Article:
Identification of Transmission blocking epitopes on P. vivax 48/45
This project proposes to develop certain much-needed reagents to move the field forward capitalizing on success with Pfs48/45 in the co-investigator's lab.
Aim 1: to generate monoclonal antibodies directed against Pvs48/45 and characterize their binding parameters and functionality through in vitro membrane feeding assays.
Aim 2: examining the polymorphisms of Pvs48/45 in natural isolates and identification of epitopes recognized by antibodies elicited by natural infection.
Aim 3: determine the functional domains in Pvs48/45 using fragments of the protein to identify protein domains involved in forming conformational epitopes of relevance to transmission.
The development of the mAb reagents against Pvs48/45 will greatly aid in understanding the biology of the protein and assist in the development of a transmission blocking vaccine based on Pvs48/45 for P. vivax malaria. While the objectives of the proposed work may appear routine, the generation of these reagents and characterization of epitopes are critical for more significant gains as discussed above as well as use of mAbs with transmission-blocking potential in developing and establishing a murine model based on transgenic parasites (which is outside the scope of this application).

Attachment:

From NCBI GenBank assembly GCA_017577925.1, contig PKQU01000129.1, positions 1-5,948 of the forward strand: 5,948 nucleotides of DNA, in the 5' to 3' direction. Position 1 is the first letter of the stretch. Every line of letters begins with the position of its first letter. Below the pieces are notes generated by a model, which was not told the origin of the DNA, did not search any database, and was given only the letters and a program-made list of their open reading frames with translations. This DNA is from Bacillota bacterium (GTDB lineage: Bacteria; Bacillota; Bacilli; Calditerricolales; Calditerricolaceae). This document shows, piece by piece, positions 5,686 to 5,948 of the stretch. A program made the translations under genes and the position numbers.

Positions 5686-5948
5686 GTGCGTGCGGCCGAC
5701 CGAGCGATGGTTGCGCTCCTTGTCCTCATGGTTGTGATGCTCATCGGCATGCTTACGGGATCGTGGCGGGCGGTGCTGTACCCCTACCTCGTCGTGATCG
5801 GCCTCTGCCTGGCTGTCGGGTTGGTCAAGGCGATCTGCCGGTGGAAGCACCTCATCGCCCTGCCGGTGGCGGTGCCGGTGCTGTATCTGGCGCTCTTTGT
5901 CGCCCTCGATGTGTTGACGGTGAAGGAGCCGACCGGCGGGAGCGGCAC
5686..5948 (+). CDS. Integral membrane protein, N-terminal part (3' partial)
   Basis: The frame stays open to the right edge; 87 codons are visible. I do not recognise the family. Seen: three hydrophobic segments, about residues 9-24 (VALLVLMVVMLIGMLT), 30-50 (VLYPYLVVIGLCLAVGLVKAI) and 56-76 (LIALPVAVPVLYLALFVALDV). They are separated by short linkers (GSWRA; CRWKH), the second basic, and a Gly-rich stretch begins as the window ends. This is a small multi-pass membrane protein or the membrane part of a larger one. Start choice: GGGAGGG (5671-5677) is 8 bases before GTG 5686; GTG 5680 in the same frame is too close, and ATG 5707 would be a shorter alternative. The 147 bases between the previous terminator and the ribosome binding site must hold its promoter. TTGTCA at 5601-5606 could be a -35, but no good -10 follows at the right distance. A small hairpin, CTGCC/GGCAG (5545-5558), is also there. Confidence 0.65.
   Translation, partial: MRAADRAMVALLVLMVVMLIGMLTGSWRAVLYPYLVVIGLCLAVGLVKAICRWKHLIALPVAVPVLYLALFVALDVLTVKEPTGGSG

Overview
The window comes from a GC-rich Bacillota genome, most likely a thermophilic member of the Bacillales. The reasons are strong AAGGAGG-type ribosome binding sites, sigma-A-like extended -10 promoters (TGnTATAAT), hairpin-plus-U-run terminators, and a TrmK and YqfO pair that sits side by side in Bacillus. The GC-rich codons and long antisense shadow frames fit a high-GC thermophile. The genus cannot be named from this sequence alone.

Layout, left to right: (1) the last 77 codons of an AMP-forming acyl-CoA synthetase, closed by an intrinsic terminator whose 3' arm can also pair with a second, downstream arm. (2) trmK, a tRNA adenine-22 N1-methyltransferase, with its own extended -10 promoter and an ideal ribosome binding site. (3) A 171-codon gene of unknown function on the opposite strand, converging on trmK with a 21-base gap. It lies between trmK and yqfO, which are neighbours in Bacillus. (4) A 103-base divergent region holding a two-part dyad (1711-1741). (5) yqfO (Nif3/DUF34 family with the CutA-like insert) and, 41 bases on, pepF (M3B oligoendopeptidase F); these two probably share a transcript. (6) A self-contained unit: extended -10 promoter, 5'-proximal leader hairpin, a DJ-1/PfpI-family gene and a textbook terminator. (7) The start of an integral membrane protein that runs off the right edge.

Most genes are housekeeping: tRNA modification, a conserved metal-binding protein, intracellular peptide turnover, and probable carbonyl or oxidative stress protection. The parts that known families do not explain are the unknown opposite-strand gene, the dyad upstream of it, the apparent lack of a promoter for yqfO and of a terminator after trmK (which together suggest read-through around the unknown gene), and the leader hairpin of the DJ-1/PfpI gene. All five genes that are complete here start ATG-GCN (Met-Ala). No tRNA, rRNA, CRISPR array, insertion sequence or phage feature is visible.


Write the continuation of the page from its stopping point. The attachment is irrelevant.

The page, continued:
Pfs48/45, a protein important for male gamete fertility, is in advanced stages of development as a Plasmodium falciparum transmission-blocking vaccine. The Plasmodium vivax counterpart Pvs 48/45 is likewise expected to be an important vaccine candidate. In spite of significant sequence identity and presumed conserved biological function not much is known about the transmission blocking efficacy of antibodies against Pvs48/45 and if it will be similar to functional antibodies against Pfs48/45 as no cross-blocking reactivity has been observed. Several impediments to developing a transmission blocking vaccine for P. vivax malaria have delayed progress for this long term goal. These have included availability of conformationally suitable recombinant protein, lack of an in vivo challenge model and the inability to produce P. vivax gametocytes in the lab to test the biological function of antibodies.